How to Handle Online Accounts When You Die

We are increasingly living our lives online, doing everything from banking to interacting with peers via digital platforms. You may want to ensure that these digital assets fall into safe hands, when you pass away. Prestige Tax and Trust Services discusses how to handle online accounts when you die.

Potential ramifications

Many people have fallen into the habit of storing private, sensitive details online. It has become common practise to post pictures and private messages on social media sites like Facebook and Twitter, or place financial details on digital banking services, or e-commerce platforms like eBay and Amazon. Meanwhile, people often use email services like Gmail to conduct private correspondence.

You should be aware that if you pass away, your online accounts will remain active. People will still be able to post messages on your Facebook profile for example. It is advisable to appoint someone you trust to handle your online accounts, should you die. This will allow them to close your accounts and ensure that your private information does not fall into the hands of people you do not trust.

Apportioning rights

You might want to appoint a friend or family member to handle your digital assets. But you should be aware that your accounts are protected by strong passwords and internet companies are often unwilling to hand out passwords to just anyone. In a famous case, a grieving father was informed by Apple that he needed to obtain a court order, to access his son’s online accounts with the company.

We advise you appoint someone you trust to manage or close your online accounts, in the eventuality of your death, in your will. As a legal document, your will should be respected by the British courts, making it harder for your appointment to be successfully challenged via the UK legal system. Also, many online firms respect appointments made via will as a matter of policy. Facebook, for example, allows the executor of your will to request that your profile is deactivated or memorialised.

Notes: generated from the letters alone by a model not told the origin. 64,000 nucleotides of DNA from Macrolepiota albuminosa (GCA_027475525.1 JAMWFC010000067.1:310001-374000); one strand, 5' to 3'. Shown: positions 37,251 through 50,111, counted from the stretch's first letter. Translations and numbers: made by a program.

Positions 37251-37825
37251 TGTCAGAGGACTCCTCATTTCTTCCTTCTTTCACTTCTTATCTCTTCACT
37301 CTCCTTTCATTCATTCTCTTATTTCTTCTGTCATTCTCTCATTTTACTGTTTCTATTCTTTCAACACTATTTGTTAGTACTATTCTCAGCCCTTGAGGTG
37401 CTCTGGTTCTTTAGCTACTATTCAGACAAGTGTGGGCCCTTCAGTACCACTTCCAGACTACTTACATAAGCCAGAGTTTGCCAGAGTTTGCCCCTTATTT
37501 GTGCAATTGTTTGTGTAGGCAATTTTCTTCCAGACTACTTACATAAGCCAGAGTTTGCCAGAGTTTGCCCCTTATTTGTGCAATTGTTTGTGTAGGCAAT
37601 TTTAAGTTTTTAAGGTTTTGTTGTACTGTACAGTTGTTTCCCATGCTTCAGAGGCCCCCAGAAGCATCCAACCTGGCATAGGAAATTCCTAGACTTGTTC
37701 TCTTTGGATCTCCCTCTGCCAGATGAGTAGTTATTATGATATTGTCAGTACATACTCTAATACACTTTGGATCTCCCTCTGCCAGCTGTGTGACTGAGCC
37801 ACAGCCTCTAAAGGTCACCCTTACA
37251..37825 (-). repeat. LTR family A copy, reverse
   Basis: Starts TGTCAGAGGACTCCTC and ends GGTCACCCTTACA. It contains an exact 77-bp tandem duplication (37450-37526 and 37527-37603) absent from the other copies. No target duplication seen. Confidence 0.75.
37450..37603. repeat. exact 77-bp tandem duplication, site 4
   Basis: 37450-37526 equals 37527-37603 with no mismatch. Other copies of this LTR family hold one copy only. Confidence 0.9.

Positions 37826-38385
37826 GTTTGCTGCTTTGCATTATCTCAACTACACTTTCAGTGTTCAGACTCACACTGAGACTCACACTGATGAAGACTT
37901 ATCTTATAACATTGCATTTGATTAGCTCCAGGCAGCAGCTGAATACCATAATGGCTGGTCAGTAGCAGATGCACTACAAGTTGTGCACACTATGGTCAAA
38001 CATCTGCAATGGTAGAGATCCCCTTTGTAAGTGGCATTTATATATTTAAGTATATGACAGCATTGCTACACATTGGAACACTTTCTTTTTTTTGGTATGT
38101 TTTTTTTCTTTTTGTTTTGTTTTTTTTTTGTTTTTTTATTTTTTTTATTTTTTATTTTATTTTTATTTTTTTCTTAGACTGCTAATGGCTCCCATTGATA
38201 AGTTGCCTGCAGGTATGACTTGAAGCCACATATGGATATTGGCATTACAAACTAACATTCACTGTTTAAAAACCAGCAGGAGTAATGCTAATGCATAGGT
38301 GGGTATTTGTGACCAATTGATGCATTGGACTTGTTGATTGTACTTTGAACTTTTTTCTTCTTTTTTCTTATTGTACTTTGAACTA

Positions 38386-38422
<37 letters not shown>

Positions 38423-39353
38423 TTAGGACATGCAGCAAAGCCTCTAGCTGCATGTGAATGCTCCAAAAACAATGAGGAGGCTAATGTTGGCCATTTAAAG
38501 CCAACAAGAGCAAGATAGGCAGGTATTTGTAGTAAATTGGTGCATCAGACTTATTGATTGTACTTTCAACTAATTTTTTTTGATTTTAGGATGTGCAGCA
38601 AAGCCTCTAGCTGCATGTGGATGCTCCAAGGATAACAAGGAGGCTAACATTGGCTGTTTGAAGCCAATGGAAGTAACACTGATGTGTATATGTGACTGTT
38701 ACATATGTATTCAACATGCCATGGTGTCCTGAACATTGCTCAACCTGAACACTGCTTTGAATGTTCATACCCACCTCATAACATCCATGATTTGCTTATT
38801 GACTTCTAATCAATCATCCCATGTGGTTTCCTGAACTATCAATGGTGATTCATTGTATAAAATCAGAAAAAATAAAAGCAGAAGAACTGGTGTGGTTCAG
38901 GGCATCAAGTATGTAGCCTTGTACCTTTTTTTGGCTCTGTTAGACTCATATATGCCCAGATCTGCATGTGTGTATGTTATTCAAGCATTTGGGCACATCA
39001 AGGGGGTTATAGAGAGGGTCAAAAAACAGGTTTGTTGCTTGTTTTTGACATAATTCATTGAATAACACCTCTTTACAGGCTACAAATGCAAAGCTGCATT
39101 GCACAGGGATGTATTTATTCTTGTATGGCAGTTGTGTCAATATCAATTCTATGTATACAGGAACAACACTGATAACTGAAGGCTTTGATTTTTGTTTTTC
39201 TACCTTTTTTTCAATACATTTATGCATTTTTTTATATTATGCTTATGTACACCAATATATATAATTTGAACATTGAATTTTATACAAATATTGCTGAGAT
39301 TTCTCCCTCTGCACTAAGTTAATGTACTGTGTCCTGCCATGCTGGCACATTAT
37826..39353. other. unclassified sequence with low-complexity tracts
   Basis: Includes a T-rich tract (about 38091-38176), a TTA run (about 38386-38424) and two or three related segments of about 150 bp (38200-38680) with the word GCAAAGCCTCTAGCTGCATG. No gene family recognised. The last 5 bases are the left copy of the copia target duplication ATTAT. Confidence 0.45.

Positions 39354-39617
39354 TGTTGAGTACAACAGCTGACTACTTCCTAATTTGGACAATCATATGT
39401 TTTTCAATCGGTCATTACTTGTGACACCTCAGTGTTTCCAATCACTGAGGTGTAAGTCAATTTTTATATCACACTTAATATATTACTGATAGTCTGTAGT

Varied policies

Each firm has different policies concerning this issue. While Facebook, for example, only lets an executor of a will take on this task, Twitter will also let a verified relative do so, but both firms retain your information. Read the services’ terms and conditions carefully and consult legal experts, when planning what to do with these assets when you die, to ensure you can control how they are handled.

You should also consider how your financial online assets e.g. digital bank account, will be managed. According to PC Advisor, these assets can be handled similarly to traditional ones, like property. As long as you write a will, you can control who inherits them. Also if you have outstanding credit on e-commerce services, your executor should value and administer them normally, so it is key that when selecting executors, you choose someone with sound financial and basic technological knowledge.

Prestige Tax and Trust Services

Learn how to write a will when thinking of how your online accounts will be handled, should you pass away, to make it more likely that your wishes will be respected. There are a lot of considerations with wills, so you should hire legal experts, to ensure you produce a sound legal document. The team here at Prestige Tax and Trust Services has the knowledge needed to advice you on will matters.

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